The Japanese government has rolled out a series of measures — including slashing taxes and fees and extending financial loans — to support the country’s pandemic-hit airline industry.
The measures, announced by the Ministry of Land, Infrastructure, Transport and Tourism (MLIT), are aimed at helping Japanese carriers tide through the “extremely difficult business situation” of the coronavirus pandemic, and in anticipation of demand recovery, particularly from Asia.
The ministry notes the “indispensable” role that aviation plays in the country, including linking remote islands and rural areas to major cities, as well as providing employment to more than 240,000 people.
To this end, MLIT says it will support the sector to “strengthen” its foundations, and pursue “safe and stable” growth.
For the current fiscal year, which ends on 31 March 2022, the government will cut nearly 90% of airport-related fees for domestic flights, and halve fuel taxes for its carriers. Taken together, the measures will cut about Y120 billion ($1.1 billion) in costs for the full year.
To support cash flow during the period, state-owned Development Bank of Japan will also provide support with “crisis response loans”. MLIT did not disclose the quantum of these loans.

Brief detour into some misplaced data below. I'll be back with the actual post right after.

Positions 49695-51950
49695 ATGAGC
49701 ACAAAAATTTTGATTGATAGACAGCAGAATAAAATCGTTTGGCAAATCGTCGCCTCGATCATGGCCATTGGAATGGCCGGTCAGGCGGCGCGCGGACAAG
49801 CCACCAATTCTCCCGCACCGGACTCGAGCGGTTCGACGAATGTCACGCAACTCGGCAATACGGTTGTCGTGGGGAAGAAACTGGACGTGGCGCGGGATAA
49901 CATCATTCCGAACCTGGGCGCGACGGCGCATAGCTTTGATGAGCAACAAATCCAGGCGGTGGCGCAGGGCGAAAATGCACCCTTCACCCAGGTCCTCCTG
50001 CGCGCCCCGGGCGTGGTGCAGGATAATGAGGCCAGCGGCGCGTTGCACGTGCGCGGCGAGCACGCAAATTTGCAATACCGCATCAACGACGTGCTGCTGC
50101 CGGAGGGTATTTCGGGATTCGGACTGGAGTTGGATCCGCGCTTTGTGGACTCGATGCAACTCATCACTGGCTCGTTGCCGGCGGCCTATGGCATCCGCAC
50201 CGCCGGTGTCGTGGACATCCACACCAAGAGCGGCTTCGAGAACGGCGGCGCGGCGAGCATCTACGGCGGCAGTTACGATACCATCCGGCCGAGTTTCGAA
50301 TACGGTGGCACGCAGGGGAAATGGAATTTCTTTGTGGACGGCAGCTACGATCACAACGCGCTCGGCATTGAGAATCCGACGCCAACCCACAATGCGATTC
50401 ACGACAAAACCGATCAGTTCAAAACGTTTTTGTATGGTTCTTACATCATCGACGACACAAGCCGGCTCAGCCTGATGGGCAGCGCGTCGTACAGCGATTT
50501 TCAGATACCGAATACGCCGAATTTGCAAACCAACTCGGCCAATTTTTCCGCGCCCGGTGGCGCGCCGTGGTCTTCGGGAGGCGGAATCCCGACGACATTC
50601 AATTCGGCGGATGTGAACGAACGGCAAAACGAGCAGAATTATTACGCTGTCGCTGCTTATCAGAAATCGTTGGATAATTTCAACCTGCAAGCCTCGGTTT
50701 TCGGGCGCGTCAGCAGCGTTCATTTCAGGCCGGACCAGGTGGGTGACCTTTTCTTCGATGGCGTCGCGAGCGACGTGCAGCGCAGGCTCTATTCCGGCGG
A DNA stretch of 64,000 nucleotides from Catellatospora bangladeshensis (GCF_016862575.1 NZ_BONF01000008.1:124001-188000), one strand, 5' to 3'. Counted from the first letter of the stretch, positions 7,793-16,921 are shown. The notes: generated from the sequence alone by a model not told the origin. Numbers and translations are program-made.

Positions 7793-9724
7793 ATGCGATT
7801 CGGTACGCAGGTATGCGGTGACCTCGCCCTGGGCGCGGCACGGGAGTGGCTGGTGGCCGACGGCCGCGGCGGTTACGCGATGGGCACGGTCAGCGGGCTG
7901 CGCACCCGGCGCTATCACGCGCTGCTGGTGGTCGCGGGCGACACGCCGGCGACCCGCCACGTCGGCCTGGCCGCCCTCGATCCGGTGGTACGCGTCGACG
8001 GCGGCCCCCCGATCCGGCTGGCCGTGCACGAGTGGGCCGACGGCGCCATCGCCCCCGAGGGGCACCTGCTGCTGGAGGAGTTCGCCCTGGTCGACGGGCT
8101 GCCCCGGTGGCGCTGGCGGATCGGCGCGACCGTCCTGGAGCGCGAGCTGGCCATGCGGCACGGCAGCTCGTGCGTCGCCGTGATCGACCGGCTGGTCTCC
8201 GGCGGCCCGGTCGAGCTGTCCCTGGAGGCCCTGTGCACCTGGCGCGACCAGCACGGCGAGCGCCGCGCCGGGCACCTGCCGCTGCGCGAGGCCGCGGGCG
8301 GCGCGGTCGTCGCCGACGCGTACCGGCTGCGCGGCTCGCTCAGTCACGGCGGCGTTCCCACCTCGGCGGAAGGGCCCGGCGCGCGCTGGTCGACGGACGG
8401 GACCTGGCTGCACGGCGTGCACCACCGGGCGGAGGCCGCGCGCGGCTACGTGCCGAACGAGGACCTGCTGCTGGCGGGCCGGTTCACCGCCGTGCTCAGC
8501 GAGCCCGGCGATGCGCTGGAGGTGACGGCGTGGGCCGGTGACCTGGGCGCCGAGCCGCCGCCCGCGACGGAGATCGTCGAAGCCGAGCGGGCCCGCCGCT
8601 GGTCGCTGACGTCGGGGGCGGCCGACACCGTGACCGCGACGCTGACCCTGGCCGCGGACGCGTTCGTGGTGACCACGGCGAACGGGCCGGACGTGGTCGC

It is also working to stimulate domestic travel demand, which it believes will recover faster than international travel. Though it gave no further details, it notes that the measures will have to be calibrated according to how the outbreak pans out in the future.
The ministry urged Japanese airlines to pursue carbon neutrality, or reduce emissions, through the use of fuel-efficient aircraft or sustainable aviation fuels.
Like countries around the world, Japan has seen the coronavirus pandemic bring its aviation industry to its knees. MLIT data indicates that for calendar year 2020, total revenue from airlines and airports amounted to around Y2 trillion, a 60% decline compared to 2018’s full-year revenue.
The country’s two largest carriers, Japan Airlines and All Nippon Airways, have made sweeping changes to their business models over the past year or so since the pandemic struck. These include significantly trimming their widebody fleet, as well as doubling down on the long-haul, low-cost market.
The pandemic has also forced two smaller, regional carriers, Solaseed Air and Air Do, to merge operations.